Thirty-six years.

That’s how long I’ve been a Catholic and yet I can probably count on one hand the number of times I’ve reached out to offer help, support, or even something as simple as a meal to a parish priest. I expect our priests to do so much: spend their Saturdays in the confessional, their Sundays saying Mass at multiple different times for my convenience, run our parish with high-level leadership skills, come to the hospital immediately when needed, and help the poor and less fortunate in the time that’s left over. And yet, I don’t often consider what I should be doing to help them, give back to them, or support them as they sacrifice their very life for me, my family and our Church.

This came crashing back into my heart and mind when I read a story that appeared in the Washington Post:

“A D.C.-area Catholic priest was placed on leave Tuesday after exploding at mourners waiting in a sanctuary for a funeral, reportedly telling them to ‘get the hell out of my church.' Video shows the argument going on feet away from an open casket holding the deceased woman…[the priest] said his anger “spilled out in a torrent” after he saw a ‘sacred chalice’ used in the Mass damaged by a funeral guest.”

Auxiliary Bishop Michael W. Fisher wrote a letter to the family, responding to the situation: 

“What occurred at Saint Mary’s Parish this morning does not reflect the Catholic Church’s fundamental calling to respect and uplift the God-given dignity of every person.”

While the story of the priest’s behavior was absolutely shocking, it was his response after the incident that gave me pause:

“Some might dismiss these words, given the tenor of the words I uttered before the funeral that was to take place on Wednesday. That is a just part of the consequence I will bear for my behavior. Like all human beings, I, too, am broken in nature, make mistakes and, yes, I fail. My recent actions and words were not borne of kindness, but a failure of my vow to serve the Lord and those entrusted to my care as a person and as priest. I am profoundly sorry for my words and actions. I pray for all in this community every day, and I can only ask that you pray for me, but also for other priests and ministers, and all who seek to serve those who suffer and struggle as we strive to build up the kingdom of God.”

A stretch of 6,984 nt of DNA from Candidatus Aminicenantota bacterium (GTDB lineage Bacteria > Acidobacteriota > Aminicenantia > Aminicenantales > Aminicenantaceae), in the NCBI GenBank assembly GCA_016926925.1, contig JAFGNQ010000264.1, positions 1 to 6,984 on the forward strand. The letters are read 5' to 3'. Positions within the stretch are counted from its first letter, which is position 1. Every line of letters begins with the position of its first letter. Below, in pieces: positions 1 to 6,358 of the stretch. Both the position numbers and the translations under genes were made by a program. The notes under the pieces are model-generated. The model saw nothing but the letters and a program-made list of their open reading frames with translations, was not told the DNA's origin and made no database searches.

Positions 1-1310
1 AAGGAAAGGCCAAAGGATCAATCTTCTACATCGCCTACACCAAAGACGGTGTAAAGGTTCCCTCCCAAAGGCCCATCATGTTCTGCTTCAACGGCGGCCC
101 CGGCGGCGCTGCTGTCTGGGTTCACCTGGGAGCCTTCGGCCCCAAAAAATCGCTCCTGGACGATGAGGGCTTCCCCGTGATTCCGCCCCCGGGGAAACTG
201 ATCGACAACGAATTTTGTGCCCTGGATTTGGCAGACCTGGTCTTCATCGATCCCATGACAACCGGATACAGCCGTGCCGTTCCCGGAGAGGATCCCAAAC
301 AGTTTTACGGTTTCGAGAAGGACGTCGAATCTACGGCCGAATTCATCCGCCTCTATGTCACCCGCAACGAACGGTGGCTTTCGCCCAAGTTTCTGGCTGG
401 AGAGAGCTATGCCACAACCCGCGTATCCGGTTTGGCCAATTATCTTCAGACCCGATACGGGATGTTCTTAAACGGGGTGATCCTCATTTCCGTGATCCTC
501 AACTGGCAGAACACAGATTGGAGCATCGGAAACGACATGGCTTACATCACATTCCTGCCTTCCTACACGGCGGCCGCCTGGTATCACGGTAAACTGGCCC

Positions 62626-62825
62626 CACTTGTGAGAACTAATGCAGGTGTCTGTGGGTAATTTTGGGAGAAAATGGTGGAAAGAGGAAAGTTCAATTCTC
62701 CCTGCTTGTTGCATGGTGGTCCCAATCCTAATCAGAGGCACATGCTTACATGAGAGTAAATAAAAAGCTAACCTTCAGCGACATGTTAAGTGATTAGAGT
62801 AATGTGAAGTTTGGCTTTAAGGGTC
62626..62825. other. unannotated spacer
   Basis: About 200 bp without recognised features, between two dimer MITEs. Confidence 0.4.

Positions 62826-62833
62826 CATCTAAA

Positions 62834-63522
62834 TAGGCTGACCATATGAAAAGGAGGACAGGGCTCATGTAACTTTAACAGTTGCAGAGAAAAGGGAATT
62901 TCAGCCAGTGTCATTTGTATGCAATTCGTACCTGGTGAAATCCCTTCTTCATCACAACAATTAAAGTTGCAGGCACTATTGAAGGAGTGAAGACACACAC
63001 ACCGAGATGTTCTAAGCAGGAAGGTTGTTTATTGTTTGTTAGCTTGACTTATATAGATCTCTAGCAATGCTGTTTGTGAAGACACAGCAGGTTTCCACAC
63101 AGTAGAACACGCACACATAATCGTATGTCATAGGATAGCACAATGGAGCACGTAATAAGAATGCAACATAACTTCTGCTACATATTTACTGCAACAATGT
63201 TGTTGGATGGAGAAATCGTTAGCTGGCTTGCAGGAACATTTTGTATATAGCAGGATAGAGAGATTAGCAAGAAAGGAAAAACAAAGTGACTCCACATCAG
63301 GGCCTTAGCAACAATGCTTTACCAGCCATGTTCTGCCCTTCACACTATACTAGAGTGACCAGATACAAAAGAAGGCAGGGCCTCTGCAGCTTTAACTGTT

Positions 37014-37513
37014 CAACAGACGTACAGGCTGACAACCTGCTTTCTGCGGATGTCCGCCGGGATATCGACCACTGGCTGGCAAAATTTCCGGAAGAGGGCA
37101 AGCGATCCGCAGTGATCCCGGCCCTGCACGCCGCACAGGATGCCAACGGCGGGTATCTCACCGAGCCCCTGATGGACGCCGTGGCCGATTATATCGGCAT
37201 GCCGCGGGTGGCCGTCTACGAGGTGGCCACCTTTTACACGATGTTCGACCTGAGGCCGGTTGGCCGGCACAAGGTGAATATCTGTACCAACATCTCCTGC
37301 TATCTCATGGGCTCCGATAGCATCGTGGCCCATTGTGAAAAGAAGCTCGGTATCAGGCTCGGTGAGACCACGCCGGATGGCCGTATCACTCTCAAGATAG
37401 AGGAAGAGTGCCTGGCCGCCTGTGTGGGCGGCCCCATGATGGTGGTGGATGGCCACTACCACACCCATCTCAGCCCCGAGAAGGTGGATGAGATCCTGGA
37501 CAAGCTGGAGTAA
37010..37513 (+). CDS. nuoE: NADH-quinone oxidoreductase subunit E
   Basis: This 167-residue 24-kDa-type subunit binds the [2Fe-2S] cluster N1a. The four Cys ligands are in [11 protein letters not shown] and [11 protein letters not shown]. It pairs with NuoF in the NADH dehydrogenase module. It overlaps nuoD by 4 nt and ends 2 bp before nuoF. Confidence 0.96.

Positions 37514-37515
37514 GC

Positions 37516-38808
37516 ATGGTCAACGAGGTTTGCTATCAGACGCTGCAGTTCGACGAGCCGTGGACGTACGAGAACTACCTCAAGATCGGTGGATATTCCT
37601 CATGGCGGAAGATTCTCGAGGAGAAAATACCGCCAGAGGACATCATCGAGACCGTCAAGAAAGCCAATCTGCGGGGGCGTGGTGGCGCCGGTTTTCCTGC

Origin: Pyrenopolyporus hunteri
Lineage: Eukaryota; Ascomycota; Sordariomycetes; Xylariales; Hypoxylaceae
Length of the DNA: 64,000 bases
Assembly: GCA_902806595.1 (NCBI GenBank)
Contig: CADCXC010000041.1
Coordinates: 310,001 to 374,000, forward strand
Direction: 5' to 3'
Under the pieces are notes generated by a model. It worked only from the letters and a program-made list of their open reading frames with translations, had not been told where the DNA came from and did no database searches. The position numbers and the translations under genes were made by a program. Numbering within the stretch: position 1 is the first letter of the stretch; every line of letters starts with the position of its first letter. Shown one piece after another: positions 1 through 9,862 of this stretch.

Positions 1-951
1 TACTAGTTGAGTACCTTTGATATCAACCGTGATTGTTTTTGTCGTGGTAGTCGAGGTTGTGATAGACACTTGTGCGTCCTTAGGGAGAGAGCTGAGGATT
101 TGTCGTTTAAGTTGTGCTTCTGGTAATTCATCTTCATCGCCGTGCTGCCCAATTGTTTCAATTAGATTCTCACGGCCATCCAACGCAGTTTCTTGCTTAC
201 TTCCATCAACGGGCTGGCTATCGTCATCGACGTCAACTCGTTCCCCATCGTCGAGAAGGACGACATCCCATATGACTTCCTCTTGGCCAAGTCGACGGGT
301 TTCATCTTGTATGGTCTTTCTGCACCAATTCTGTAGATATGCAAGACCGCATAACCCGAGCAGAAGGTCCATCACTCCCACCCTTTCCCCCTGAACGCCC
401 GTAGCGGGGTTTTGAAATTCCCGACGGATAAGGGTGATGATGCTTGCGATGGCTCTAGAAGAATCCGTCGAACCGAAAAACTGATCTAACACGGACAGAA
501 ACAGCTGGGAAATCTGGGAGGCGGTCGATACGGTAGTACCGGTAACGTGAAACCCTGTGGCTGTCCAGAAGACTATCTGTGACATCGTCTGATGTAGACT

While his actions before the funeral were reprehensible, his response hit me in the heart and made me question what I’m doing to help care for our parish priests. What am I doing to help give back to them, to help fill their cups back up, after they spend their entire life giving everything to us? Our priests often find themselves lonely, left outside of the community but expected to minister to that same community without complaint, without mistakes, and without needing anything in return.

What does that culture of expectations without support leave us with? It leaves us with priests like the one referenced above; overwhelmed, overworked, and unable to share the love of Christ with others in the midst of a stressful situation. It leaves us with the media and secular culture in general looking at stories like this and casting judgment on all priests, all Catholics, and all of us broken followers of Christ who continually struggle to build up the Kingdom of God.

Our priests need our prayers, certainly, but God answers prayers through human beings. Let’s vow to be the answer to our prayers for our priests. Let’s vow to support them, feed them, and welcome them into our families so the loneliness can end. Let’s make a difference for them, since they make all the difference for us.

Tommy Tighe is a Catholic husband and father of four boys. You can find out more about him at